The Great Mosque of Samarra is a mosque from the 9th century CE, commissioned in 848 and completed in 851, located in Samarra, Iraq. At the time of construction, it was the world’s largest mosque. The mosque is known for its 52 meters (171 ft) high minaret encircled by a spiral ramp. It is located within the 15,058-hectare (37,210-acre) Samarra Archaeological City UNESCO World Heritage Site, listed in 2007.
Spiraling up from the ground, the remaining minaret of the Great Mosque of Samarra is the most prominent of the remaining structures of the mosque
Known as the malwiya or the snail shell minaret, this 180-foot tower was the main focal point of the mosque, which covered 42 acres at its peak. In the mid-9th century, the great work was commissioned by the Abbasid caliph Al-Mutawakkil who allegedly rode a white donkey up the spiraling paths to the top. Over time, the mosque was slowly destroyed and fell into disuse by the 11th century. However, its memory was always preserved in the malwiya minaret that towered over Samarra. The pillar was given something of a new life during the war in Iraq, as US troops used it for observation. Sadly, in 2005, the famous minaret was partially destroyed during a bombing raid by insurgents.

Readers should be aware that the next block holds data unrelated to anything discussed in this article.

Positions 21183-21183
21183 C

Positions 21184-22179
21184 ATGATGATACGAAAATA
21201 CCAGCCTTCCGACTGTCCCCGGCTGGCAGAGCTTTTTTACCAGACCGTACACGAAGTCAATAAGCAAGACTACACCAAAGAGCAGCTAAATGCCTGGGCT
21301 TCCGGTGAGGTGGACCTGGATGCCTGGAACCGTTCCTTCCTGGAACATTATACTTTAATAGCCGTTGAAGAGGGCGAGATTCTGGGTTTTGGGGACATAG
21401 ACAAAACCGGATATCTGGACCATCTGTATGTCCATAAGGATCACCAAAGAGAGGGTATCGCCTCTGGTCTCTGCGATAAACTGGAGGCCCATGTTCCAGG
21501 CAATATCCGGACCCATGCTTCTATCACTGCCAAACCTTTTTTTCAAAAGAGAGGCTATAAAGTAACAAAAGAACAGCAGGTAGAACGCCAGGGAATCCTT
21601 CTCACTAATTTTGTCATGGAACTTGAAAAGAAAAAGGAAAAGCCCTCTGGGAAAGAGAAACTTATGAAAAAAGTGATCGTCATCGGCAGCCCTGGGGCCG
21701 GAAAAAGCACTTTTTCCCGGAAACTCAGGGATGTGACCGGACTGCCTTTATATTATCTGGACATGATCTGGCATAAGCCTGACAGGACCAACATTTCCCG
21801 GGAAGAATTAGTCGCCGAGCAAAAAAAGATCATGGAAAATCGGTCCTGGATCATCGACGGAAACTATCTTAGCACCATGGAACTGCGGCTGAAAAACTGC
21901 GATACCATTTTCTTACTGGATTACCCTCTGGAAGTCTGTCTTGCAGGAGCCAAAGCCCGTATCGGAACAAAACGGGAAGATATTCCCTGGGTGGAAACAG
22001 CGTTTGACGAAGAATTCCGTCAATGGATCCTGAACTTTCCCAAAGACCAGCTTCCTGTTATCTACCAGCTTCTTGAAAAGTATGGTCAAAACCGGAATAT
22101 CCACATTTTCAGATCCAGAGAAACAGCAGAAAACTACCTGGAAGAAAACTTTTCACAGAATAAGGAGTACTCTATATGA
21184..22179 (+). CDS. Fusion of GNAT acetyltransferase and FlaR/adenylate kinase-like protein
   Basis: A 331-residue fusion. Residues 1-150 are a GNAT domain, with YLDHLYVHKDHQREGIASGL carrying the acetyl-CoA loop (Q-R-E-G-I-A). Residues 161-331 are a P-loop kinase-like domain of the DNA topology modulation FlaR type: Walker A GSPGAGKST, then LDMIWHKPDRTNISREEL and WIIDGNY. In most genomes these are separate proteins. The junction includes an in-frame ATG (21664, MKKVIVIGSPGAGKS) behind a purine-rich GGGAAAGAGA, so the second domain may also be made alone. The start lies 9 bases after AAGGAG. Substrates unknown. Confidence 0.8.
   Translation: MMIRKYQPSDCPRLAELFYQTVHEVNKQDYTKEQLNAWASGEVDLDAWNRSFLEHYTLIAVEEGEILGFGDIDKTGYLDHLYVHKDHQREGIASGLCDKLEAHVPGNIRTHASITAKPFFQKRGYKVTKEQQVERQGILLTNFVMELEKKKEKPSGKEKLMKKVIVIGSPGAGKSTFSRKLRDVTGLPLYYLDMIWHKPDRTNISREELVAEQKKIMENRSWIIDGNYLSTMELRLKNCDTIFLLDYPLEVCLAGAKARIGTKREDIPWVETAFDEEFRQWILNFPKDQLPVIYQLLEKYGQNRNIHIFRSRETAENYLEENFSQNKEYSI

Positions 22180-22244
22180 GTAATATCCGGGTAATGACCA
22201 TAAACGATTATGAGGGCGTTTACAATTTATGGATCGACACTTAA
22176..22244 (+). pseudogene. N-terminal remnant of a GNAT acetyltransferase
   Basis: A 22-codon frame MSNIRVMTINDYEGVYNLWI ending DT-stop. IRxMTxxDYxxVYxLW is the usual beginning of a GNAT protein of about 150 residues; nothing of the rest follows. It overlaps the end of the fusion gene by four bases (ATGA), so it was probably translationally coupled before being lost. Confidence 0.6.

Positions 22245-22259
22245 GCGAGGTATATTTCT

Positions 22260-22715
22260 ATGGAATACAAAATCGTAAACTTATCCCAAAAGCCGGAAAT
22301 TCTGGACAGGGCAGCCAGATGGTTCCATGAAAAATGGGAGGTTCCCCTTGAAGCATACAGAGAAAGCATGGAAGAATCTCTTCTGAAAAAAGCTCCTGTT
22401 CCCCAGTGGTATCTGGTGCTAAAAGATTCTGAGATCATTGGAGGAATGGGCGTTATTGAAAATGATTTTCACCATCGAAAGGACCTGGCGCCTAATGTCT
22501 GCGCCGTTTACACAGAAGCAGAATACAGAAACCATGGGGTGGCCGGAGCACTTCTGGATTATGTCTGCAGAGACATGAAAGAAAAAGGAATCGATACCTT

The mosque has a rectangular layout encompassed by an outer baked brick wall 10 m high and 2.65 m thick and supported by a total of 44 semicircular towers including four corner ones. One could enter the mosque through one of the 16 gates. It has been told that featured over each entrance were several small arched windows. Between each tower, a frieze of sunken square niches with bevelled frames runs the upper course of the entire structure. The mosque had 17 aisles, and its walls were panelled with mosaics of dark blue glass. The courtyard was surrounded on all sides by an arcade, the greatest part of which was the one facing the Holy Mecca.
Image Credit: HAUS of T